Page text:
Indoctrination Definition

“Indoctrination” and  “Brainwashing”, two  similar and related words can sometimes be confused. The key difference between them is the use of force in brainwashing to compel a person against their will into changed beliefs. This evokes images of soviet dissidents or prisoners of war being forced against their will to recite slogans they don’t believe under threats of torture or violence. Both brainwashing and indoctrination seek a impose beliefs rather than seek the truth and both are involuntary, in that the person or student subjected to them has never consented to the goals of the methodology.

The indoctrinator while avoiding physical violence or threats is still involved in a stealth manipulation aimed at unsuspecting subjects and in no uncertain terms does violence to the relationship.

Indoctrination could be classified as a subset of propaganda as it relates to the fields of teaching and education. Teachers who knowingly teach subjects in a biased way to produce a certain outcome in their students are guilty.

The true educator is endeavoring to shape his audience for the audience’s own good according to the fullest enlightenment available.  The indoctrinator, on the contrary is trying to shape his audience according to the indoctrinator’s interest whether that be economic, political, social, or personal.

All indoctrination must be regarded as cynical in some degree toward those to whom it is addressed, since it has in mind something less than their welfare. It seeks not to improve them but to manipulate them by presenting matter which is untruthful, exaggerated, or incomplete in significant particulars.

From Wordbook 

Indoctrinate:
Teaching someone to accept doctrines uncritically
Brainwashing:brainwash-logo-big1
Forcible indoctrination into a new set of attitudes and beliefs

From Merriam Webster

Indoctrinate:

To teach (someone) to fully accept the ideas, opinions, beliefs of a particular group and to not consider other ideas, opinions, and beliefs

Brainwashing:

A forcible indoctrination to induce someone to give up basic political, social, or religious beliefs and attitudes and to accept contrasting regimented ideas

Consider Richard Weaver’s input on the essential elements of education and teaching.

Indoctrination vs. Education

It is easy to see how education can morph into indoctrination. I would like to include here a reprint of a letter to the editor by Robert H. Sorge, N.D., Ph.D., Townsend Letter for Doctors (Date unknown)

Editor: We hear much these days about our young adults being indoctrinated into cults, not realizing that we all can become indoctrinated into a cult or special interest group or school of thought of some sort if we fail to recognize the difference between indoctrination and education and the techniques applied by both.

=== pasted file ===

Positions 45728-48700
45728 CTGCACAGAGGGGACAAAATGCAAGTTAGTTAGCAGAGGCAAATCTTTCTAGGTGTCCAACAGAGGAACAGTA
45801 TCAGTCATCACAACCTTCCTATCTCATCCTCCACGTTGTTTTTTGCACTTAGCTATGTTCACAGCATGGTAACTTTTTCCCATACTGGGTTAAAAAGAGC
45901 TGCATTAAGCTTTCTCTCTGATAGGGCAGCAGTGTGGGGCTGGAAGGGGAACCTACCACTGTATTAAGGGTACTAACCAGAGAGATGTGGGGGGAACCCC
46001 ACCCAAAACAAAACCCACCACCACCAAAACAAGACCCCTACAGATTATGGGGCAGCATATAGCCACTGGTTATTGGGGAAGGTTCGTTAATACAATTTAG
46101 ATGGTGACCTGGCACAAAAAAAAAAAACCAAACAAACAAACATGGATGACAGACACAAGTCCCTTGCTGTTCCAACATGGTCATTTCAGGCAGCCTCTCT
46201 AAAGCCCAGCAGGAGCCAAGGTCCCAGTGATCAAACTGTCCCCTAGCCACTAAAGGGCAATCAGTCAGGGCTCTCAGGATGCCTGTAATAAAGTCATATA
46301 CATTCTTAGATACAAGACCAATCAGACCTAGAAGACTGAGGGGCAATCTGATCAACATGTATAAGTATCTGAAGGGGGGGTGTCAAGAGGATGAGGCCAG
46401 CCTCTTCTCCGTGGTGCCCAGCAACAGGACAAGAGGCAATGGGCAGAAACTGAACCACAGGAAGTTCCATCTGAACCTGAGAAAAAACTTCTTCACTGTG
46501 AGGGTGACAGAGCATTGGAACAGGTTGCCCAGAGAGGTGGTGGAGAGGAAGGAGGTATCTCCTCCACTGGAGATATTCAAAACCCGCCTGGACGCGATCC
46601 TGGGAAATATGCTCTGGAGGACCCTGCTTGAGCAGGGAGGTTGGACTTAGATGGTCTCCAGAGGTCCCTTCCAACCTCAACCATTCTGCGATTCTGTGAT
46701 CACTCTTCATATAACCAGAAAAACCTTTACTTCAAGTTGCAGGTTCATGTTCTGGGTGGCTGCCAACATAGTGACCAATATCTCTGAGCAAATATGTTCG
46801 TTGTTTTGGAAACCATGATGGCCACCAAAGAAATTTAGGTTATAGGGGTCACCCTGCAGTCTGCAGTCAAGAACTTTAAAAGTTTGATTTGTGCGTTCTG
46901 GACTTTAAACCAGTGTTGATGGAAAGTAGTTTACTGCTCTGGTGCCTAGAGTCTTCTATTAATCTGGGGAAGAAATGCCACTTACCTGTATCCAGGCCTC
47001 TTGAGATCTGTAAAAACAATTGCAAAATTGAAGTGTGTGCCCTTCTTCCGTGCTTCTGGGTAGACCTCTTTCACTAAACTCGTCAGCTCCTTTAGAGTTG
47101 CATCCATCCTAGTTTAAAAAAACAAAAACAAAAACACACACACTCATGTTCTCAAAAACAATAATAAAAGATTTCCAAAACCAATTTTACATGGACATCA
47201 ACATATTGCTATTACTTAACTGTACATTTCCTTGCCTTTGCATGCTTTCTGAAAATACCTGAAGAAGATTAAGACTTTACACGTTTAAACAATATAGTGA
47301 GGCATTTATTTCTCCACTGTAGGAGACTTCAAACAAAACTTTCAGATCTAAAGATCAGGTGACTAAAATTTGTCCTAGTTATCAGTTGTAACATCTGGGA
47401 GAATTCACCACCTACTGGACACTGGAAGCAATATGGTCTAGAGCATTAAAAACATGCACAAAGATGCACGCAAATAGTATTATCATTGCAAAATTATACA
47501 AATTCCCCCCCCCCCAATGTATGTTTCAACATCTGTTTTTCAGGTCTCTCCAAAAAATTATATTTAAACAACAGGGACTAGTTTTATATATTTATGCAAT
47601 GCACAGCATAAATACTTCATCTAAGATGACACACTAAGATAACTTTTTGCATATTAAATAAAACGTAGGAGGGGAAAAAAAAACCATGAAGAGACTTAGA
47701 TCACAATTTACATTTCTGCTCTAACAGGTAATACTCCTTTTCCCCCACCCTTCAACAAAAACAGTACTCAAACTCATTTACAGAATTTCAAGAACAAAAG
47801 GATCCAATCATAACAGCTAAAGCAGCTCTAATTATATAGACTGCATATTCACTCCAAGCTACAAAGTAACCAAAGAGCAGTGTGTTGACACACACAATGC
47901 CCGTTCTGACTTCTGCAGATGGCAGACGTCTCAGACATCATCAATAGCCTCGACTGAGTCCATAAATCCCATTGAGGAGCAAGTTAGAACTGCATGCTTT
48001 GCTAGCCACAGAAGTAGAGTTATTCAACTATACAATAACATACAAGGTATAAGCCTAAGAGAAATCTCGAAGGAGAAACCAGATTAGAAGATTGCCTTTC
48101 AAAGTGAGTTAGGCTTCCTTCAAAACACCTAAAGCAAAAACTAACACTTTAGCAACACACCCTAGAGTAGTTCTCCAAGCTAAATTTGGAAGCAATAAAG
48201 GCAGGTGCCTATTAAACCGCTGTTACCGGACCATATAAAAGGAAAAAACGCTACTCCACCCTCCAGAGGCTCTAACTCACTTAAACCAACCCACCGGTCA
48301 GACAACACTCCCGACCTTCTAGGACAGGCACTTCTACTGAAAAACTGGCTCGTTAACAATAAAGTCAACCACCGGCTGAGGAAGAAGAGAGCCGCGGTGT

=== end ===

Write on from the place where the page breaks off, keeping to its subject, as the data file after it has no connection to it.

Our nation today faces a serious threat of being incapacitated, even annihilated by drugs. Most of us have been indoctrinated into drugs and drug medicine since youth. Our nation’s drug problem is an extension of our drug mentality. We accept drugs, we think they’re good, we believe in them, and most of us do not think there is an alternative. We’re locked into a system that is now responsible for more sickness and disease than it is helping. This irony is iatrogenic, or drug-induced disease.

Because the news media is controlled by the medical establishment, for your own health, safety and future it is vital that you become aware of the fact that when we read a report or watch medical news on TV we tend to assume it’s truthfulness, and that’s the problem. Medical spin masquerades as news and information.

This is also one of the problems with scientific research. Science pretends to be inductive, to search for answers. Too often vested interests indicate the most profitable answers and fund scientists to research for evidence to support them. Thus politics can masquerade as science.

Indoctrination 

Education

Uses generalizations, “allness” statements:

Lacks specific references and data.

Uses qualifiers:

Statements supported with specific references and data.

One sided:

Different or opposing views are either ignored, misrepresented, underrepresented, or denigrated.

Circumspect and multifaceted:

Issues examined from many points of view. Opposition fairly represented.

Card stacking:

Data carefully selected to present only the best or worst possible case. Language used to conceal.

Balanced:

Presents representative samples from a wide range of available data on the subject. Language used to reveal.

Misleading use of statistics. Statistical references qualified with respect to size, duration, criteria, controls source, and subsidizer.

Lumpism:

Ignores distinctions and subtle differences. Lumps superficially similar elements together. Reasons by analogy.

Discrimination:

Points out differences and subtle distinctions. Uses analogies carefully, pointing out differences and non-applicability.

False dilemma (either/or):

There are only two solutions to the problem or two ways of viewing the issue — the “right way” (the writer or speaker’s way) and the “wrong way” (any other way).